Giants

Acquiring Drew Pomeranz checks off many boxes for Farhan Zaidi, Giants

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USATSI

Acquiring Drew Pomeranz checks off many boxes for Farhan Zaidi, Giants

SAN FRANCISCO — When asked Wednesday afternoon about some of the bigger names that remain on the free agent market, Farhan Zaidi said he won’t talk about specific players.

But the new president of baseball operations at Oracle Park has been open about some traits he specifically is looking for in free agents, and in that respect, Drew Pomeranz checks off a lot of boxes. 

Pomeranz, a 30-year-old left-hander, was signed to a one-year, $1.5 million deal Wednesday that could guarantee him as much as $5 million if he hits incentives, according to The Athletic. He will be plugged into the rotation, and the Giants feel they have found their 2019 version of Derek Holland, a veteran lefty who rebounded last year in a new environment. 

Holland returned last week on a one-year deal that similarly fit what the Giants are looking for as they take a step back in the roster-building process. Here’s how Pomeranz fit that mold, too:

--- Look at the track record: When discussing guys like Mike Gerber and his Rule 5 picks, Zaidi has talked about the importance of going a few years back in a prospect’s profile. The same holds true for Pomeranz. He had a 6.08 ERA in 2018, but a year earlier he posted a 3.32 ERA while making 32 starts for an American League East club. He had a 3.32 ERA in 2016, too, and it was 2.47 for the Padres before he was traded to Boston. 

Pomeranz’s 3.32 ERA in 63 games across those two years ranks sixth among left-handed starters, behind Clayton Kershaw, Rich Hill, Madison Bumgarner, Alex Wood, and Chris Sale. Zaidi worked with three of those pitchers in Los Angeles and now has two in San Francisco, and given that Pomeranz is just 30 years old, it’s not unrealistic to picture him getting back to that production.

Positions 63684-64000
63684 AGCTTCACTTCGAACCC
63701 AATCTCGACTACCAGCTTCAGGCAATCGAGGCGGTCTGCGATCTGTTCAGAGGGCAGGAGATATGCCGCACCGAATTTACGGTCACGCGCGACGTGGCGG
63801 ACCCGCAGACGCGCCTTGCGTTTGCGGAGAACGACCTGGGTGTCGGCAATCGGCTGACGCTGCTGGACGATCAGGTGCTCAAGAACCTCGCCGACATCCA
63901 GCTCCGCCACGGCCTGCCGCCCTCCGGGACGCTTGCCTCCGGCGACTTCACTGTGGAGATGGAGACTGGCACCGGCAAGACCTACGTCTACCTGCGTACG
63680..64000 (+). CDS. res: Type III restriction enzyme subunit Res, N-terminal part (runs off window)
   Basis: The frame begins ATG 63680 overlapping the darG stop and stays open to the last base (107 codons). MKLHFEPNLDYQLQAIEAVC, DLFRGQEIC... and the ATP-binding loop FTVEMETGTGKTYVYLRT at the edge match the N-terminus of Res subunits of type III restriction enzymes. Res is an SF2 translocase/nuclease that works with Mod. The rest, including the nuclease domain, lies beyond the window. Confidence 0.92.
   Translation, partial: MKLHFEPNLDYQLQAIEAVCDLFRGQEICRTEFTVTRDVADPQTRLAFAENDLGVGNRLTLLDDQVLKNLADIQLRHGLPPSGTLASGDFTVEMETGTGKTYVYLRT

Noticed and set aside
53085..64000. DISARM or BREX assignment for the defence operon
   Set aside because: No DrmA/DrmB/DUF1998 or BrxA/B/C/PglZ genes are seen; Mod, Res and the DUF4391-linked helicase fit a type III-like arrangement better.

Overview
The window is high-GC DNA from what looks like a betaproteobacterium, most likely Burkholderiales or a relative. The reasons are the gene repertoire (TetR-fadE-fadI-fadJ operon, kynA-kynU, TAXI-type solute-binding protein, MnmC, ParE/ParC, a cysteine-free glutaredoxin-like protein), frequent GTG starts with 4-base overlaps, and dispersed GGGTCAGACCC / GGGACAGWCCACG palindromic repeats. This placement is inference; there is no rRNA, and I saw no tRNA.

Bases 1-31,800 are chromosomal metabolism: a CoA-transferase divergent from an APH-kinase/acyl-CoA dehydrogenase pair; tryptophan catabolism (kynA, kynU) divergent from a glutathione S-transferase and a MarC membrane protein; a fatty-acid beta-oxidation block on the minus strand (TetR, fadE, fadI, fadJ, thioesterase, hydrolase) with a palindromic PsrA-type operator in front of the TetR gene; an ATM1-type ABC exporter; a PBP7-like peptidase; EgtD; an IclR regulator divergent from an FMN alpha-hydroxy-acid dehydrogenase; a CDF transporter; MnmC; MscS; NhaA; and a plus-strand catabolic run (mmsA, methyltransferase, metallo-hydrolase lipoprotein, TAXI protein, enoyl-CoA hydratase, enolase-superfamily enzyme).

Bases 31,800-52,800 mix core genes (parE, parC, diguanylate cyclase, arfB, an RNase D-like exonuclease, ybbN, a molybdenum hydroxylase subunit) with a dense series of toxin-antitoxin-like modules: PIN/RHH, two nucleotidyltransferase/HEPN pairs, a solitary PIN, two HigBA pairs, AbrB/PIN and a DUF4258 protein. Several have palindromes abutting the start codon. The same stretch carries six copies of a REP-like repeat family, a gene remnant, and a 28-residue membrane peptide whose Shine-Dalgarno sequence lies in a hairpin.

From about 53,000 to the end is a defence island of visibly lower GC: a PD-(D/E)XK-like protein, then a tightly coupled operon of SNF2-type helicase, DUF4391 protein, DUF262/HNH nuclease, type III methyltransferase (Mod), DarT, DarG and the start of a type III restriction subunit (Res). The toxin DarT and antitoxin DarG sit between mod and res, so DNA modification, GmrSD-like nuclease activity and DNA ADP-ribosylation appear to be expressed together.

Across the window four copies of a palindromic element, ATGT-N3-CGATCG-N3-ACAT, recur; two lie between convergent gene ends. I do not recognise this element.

“You go back to 2016 and 17, he’s one of best left-handed starters in baseball,” Zaidi said. 

Zaidi later went way further back than 2016, repeatedly mentioning Pomeranz’s pedigree. 

“Drew’s got a pedigree dating back to his college days,” Zaidi said. “Team USA, and being a top-five pick in the draft.”

--- Take advantage of the ballpark: Pomeranz’s wife is from the Bay Area and the former Athletic met her here. He mentioned repeatedly that he likes San Francisco, and threw in how the ballpark can help starting pitchers. 

“The big thing for me was opportunity,” Pomeranz said. “My big thing for me was getting back on track and doing what I can do and just being myself again.”

Zaidi has made no secret of the fact that he’s using Oracle Park as a selling point for pitchers in need of a bounce-back, and he’s even open about how helpful it may be for them financially. He said Pomeranz’s side pushed for a one-year deal.

“It was important to get a one-year deal and reposition himself in free agency,” Zaidi said. “We’re certainly hoping we can give him that kind of platform to have him have a really strong year and re-enter the market or stay in San Francisco if it works for both sides.”

It’s a win-win. Pomeranz gets a shot to rebuild some value and cash in next winter, and if he does pitch well at Oracle Park, the Giants get a good starter … and a good trade chip. 

[RELATED: Will moves be made closer around Spring Training?]

--- Short-term deals: Zaidi inherited the worst future payroll situation in the league, and it has become clear that the Giants do not want to further dig that hole before a season in which they are not expected to contend, even though Zaidi said there’s no mandate for short-term deals. All three additions thus far — Pomeranz, Derek Holland, and Pat Venditte — have come on one-year deals, and the Giants have not been seriously in on any of the big names in the market. 

--- Versatility: Pomeranz has made 74 relief appearances in his career and allowed just a 3.00 ERA when coming out of the bullpen. He was signed to be a starter, but like Holland, he should be able to seamlessly move into the bullpen if needed at some point. 

“We value guys who have that flexibility, but where we are as a staff, with our depth in the bullpen and need for innings and more of a veteran presence on the rotation side, our plan is for him to be in the rotation,” Zaidi said.

MLB rumors: Giants-Twins Madison Bumgarner trade chatter ‘premature’

MLB rumors: Giants-Twins Madison Bumgarner trade chatter ‘premature’

It's possible that Madison Bumgarner made his last start for the Giants on Saturday at Oracle Park.

Charley Walters, a columnist for The Pioneer Press in Minnesota, reported that the Twins are "moving closer to a trade with the Giants for left-handed starter Madison Bumgarner."

Don't get too worked up just yet.

Darren Wolfson, a sports reporter for KSTP-TV in Minnesota, isn't ready to say a deal between the Giants and the Twins is close.

Bumgarner is the Giants' biggest trade chip, and he's expected to fetch them a haul of prospects before the July 31 trade deadline. A deal this far away from that deadline would be a surprise, though, as the team might want to wait longer for more suitors and richer offers.